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  1. #1
    Is a Turtle Torrtrefireto's Avatar
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    Ask me anything about the CSCS test

    Just took and passed both sections today. *Its pretty fresh in my mind so if anyone is curious ask away.
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  2. #2
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    What motivated you to get the CSCS and what do you plan to do with it? What other certifications/degrees do you have? Overall would you recommend it to others?
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    Is a Turtle Torrtrefireto's Avatar
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    Originally Posted by phoenixr2 View Post
    What motivated you to get the CSCS and what do you plan to do with it? What other certifications/degrees do you have? Overall would you recommend it to others?
    When I was a Jr. in high school is when I realized I just wanted to be a gym rat my whole life and figured that training/strength coaching was the way to go.
    In between senior year and my freshman year of college I decided to get into powerlifting so I found a personal trainer to both help me out with the powerlifts and hopefully teach me some about the business. *I loved the guy and eventually he told me about certifications, he said if it isn't ACSM or NSCA its garbage (no offense to anyone, I believe people can have any cert and be good, or have any cert and be bad) but I got to learning about the certifications through that and decided that I wanted to end up a CSCS.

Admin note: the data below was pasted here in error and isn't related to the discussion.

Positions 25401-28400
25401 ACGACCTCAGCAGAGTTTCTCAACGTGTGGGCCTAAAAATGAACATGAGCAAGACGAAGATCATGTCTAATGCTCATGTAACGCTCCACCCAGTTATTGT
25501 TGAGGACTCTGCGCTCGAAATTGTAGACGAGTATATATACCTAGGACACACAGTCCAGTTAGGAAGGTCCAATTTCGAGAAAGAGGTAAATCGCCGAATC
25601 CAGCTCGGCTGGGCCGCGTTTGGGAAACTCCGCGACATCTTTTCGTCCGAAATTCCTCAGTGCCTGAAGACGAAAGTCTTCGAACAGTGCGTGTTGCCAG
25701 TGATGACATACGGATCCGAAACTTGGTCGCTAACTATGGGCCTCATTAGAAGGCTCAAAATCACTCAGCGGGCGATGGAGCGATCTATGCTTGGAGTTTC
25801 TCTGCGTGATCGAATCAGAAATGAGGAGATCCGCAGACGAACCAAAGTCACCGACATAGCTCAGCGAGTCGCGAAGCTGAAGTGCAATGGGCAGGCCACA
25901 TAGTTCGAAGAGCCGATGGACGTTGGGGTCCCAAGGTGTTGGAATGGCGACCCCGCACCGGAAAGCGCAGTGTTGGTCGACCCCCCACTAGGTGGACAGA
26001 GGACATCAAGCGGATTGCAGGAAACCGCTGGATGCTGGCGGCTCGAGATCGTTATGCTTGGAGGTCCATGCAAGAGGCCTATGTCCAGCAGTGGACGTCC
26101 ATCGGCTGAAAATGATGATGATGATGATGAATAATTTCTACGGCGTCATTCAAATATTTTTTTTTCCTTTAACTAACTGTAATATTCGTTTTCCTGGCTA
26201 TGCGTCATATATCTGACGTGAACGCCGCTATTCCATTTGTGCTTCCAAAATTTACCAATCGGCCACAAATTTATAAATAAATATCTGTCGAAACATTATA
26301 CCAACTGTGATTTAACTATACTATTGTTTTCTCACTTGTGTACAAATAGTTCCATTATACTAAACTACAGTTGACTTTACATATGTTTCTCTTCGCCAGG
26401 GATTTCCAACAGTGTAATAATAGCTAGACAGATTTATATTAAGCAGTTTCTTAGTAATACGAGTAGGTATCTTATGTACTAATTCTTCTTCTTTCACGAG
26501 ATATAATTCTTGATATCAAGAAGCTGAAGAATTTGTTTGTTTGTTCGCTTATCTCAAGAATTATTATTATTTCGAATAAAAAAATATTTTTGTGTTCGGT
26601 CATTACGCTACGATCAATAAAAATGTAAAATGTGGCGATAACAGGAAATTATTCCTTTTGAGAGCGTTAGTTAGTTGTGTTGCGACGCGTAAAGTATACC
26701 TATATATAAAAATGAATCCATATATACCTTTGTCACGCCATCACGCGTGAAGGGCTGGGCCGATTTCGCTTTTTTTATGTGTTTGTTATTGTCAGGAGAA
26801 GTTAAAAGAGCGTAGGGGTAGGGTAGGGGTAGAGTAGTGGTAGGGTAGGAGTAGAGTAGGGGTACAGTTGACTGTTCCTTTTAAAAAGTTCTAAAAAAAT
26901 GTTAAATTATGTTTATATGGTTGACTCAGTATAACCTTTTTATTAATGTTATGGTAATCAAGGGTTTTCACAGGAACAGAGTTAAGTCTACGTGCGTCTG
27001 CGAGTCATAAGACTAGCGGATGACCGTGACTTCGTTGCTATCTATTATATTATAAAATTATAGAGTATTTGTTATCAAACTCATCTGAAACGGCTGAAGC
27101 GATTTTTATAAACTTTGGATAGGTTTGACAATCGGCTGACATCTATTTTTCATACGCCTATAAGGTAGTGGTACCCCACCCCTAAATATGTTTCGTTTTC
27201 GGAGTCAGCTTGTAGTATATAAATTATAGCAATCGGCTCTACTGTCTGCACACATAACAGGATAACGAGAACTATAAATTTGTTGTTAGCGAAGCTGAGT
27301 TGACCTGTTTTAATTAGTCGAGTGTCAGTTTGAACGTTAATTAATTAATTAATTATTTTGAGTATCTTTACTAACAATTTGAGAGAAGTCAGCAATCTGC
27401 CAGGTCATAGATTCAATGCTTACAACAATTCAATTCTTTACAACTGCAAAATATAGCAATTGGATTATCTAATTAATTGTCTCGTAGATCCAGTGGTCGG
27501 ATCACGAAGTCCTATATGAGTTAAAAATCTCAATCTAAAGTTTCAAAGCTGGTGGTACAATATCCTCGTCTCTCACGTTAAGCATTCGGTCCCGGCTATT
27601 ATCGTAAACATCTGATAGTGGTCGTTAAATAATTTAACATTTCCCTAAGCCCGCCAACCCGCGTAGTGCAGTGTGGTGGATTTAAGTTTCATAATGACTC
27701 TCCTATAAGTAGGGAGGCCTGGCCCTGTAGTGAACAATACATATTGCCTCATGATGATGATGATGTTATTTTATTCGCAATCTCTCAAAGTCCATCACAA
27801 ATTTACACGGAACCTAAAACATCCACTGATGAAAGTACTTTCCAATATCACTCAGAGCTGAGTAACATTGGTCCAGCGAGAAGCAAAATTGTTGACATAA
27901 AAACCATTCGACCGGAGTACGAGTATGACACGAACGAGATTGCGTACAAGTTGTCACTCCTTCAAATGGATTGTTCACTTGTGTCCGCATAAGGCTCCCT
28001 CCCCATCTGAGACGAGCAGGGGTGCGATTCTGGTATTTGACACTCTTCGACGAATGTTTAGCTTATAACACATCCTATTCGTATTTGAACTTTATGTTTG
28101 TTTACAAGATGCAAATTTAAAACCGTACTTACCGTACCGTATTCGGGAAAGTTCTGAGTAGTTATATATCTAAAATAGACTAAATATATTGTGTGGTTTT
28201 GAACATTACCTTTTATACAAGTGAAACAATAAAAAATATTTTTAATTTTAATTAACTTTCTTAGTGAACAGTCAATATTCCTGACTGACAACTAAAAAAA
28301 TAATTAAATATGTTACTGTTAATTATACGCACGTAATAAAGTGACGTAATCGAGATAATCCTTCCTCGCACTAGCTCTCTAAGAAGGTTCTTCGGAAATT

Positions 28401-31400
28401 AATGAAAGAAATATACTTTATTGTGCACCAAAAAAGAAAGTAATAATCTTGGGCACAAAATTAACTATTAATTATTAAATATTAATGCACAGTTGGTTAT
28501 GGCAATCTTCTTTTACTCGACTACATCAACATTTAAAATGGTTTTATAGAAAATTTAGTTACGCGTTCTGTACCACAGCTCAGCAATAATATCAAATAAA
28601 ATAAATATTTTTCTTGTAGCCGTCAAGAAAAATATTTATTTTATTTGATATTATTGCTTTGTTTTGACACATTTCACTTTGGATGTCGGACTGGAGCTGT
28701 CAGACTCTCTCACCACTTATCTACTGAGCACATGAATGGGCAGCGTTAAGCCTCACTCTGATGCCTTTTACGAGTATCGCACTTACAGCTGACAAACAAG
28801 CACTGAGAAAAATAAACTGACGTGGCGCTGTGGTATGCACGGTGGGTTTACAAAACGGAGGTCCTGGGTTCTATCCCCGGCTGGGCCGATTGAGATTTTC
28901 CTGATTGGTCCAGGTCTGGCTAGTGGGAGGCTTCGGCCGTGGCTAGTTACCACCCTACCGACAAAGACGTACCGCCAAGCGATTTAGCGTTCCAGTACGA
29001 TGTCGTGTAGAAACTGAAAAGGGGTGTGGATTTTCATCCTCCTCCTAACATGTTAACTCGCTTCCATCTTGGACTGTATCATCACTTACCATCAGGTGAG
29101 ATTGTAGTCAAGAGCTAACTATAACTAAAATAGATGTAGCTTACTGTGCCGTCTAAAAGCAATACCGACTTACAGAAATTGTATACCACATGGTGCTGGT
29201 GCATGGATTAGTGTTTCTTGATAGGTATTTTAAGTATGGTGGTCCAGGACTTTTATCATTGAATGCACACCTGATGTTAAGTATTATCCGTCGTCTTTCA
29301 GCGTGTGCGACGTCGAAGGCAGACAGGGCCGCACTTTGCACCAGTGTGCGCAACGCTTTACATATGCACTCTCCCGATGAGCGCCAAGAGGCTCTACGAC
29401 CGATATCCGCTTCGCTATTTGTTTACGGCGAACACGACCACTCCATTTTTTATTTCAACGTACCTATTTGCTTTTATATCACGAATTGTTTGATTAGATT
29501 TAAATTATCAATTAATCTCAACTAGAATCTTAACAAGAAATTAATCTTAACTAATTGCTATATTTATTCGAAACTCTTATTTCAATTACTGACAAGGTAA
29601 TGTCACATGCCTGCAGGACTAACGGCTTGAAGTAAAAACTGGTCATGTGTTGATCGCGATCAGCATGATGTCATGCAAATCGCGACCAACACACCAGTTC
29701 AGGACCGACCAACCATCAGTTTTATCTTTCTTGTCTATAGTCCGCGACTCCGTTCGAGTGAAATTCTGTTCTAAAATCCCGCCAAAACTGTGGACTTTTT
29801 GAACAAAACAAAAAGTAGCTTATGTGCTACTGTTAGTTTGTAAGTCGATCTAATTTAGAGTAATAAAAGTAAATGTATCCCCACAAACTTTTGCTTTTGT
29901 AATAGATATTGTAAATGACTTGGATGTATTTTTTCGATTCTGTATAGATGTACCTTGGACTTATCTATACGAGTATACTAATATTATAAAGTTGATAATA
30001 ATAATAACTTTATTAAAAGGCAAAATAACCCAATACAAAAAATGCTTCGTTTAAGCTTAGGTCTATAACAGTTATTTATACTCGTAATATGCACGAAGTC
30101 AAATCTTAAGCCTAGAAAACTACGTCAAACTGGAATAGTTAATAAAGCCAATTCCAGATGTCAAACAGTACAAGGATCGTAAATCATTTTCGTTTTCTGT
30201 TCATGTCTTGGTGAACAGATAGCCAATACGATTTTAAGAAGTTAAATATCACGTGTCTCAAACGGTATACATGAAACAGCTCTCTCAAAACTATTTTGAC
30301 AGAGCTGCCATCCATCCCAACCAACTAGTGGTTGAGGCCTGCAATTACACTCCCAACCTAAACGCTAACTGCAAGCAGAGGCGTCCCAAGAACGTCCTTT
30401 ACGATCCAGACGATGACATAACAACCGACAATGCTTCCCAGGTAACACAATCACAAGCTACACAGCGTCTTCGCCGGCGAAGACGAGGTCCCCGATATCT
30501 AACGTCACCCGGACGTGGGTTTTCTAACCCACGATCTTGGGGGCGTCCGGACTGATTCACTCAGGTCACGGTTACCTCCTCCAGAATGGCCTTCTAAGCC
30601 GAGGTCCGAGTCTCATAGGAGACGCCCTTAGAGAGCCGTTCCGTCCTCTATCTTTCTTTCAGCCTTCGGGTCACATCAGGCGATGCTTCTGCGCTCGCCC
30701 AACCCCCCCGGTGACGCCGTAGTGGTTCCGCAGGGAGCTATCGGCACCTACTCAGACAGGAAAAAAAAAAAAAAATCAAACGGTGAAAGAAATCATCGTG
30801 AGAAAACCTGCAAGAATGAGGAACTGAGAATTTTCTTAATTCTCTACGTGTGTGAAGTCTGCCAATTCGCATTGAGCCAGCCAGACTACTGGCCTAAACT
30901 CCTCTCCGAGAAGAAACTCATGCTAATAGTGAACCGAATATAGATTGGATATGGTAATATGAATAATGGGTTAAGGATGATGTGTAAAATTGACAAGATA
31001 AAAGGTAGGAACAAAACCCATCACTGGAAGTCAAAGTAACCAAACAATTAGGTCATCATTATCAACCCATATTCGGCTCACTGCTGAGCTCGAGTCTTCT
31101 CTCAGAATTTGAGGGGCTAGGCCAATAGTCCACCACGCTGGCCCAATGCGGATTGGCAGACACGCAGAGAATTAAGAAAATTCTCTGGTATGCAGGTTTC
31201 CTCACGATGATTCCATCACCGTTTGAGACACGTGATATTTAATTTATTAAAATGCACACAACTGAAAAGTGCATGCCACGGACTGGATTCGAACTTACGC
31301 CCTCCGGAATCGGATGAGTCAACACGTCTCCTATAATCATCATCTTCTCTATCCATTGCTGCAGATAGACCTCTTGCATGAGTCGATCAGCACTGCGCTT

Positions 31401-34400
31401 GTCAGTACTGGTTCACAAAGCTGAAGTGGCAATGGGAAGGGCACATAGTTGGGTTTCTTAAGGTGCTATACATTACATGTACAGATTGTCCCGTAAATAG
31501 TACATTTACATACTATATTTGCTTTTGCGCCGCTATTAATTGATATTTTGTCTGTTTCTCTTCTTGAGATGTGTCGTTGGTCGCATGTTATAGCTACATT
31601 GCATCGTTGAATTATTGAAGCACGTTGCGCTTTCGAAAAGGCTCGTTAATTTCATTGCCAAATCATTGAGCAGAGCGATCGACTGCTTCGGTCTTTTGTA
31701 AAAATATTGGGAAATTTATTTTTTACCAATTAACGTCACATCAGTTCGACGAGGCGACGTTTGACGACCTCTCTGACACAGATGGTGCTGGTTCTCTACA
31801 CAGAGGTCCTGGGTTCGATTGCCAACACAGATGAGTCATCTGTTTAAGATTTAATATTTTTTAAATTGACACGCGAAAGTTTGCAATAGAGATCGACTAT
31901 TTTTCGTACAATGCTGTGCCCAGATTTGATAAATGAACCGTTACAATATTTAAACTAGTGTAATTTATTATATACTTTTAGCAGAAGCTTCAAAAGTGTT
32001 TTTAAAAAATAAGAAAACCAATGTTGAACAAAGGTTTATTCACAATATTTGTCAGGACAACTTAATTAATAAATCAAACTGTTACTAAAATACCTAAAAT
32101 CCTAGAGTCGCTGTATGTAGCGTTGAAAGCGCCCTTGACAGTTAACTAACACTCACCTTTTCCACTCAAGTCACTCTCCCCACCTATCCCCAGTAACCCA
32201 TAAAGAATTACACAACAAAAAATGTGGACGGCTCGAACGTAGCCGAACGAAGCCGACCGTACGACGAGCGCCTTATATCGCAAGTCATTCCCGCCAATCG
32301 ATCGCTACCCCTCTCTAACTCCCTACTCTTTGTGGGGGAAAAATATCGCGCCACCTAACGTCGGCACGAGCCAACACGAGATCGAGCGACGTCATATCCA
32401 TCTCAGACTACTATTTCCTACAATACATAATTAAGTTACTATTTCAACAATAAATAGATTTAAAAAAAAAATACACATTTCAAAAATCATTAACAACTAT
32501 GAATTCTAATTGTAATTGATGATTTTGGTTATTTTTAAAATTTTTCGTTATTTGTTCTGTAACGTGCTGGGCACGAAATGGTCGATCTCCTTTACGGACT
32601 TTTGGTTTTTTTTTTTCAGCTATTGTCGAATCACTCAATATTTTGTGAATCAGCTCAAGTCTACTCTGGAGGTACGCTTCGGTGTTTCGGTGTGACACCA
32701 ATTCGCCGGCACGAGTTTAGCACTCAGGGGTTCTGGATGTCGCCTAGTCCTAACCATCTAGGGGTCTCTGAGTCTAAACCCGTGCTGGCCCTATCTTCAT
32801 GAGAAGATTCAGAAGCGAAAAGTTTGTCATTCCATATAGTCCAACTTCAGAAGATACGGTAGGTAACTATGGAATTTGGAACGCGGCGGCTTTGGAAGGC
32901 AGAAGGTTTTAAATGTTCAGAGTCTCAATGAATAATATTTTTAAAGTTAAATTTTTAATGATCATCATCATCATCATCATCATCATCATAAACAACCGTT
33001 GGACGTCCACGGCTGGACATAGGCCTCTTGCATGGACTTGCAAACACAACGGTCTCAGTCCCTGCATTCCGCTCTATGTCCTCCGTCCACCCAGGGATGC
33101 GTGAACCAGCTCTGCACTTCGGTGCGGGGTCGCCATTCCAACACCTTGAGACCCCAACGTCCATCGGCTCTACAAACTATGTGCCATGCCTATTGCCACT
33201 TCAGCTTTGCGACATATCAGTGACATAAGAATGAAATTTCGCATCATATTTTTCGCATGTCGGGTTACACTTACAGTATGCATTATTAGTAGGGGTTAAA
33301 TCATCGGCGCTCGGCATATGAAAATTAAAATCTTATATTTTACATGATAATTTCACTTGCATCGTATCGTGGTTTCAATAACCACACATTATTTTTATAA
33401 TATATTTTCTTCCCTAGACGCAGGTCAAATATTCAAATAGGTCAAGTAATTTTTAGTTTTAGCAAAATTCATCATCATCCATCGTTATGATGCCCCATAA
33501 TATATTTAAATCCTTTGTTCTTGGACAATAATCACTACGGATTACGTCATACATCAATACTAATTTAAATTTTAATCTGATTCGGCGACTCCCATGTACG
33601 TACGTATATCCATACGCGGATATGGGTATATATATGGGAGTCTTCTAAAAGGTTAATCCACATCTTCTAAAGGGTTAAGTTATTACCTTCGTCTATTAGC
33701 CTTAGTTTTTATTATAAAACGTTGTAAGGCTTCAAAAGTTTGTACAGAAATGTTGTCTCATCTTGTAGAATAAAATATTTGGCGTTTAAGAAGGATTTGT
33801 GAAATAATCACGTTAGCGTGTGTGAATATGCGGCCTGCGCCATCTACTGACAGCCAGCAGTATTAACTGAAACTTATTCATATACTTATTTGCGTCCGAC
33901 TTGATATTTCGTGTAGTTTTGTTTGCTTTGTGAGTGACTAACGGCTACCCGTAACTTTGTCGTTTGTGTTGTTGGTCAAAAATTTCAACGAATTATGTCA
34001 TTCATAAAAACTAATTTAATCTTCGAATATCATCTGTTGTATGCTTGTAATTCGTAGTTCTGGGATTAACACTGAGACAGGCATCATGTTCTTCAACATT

In 08 I got the NSCA CPT while I was in college just*because*I felt I was ready for it and I was doing a little training on the side, the guy who taught me the powerlifts (who was also a good friend) was thinking about adding me to his team but wanted me to have my CSCS for it. *He passed away while I was still in college though, so that never happened. *But because he made such a big impact on me I couldn't stop there.

    My degree is in kinesiology but I went to a public health school and it taught me almost nothing about performance (except sports psych).

    I would recommend it to others yeah. *Its obviously more expensive and harder than ACE ect, but I think its worth it

    On the test, the main things are anything that if you do wrong could kill someone. *Hydration, eating*disorders, heat exhaustion, spotting techniques... things of that nature are the biggest
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  4. #4
    Achieve escape velocity DFisco's Avatar
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    I'll be taking the test in less than a month. Almost done studying and feel like I know the material pretty well.

    My first question is about programming. Do they ask a lot of questions in detail about speed, agility programming, as well as aerobic endurance programming? I found the book pretty lacking in details in those chapters compared to the one on resistance training. (The resistance training chapter covered all the bases in regards to selection of exercises, how to determine intensities, when and how to progress, etc. The speed and aerobic endurance chapters didn't really give specifics on much).

    My second question is about job prospects after obtaining the CSCS. I have a bachelors in an unrelated field and was wondering to what extent this will hurt me. I've looked up strength and conditioning positions and everything seems to say "required: bachelors degree in exercise physiology or related field, masters preferred". Even internships say "bachelors in exercise science/kinesiology (or currently pursuing) required". Am I screwed even if I manage to pass the test?
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    Is a Turtle Torrtrefireto's Avatar
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    Originally Posted by DFisco View Post
    I'll be taking the test in less than a month. Almost done studying and feel like I know the material pretty well.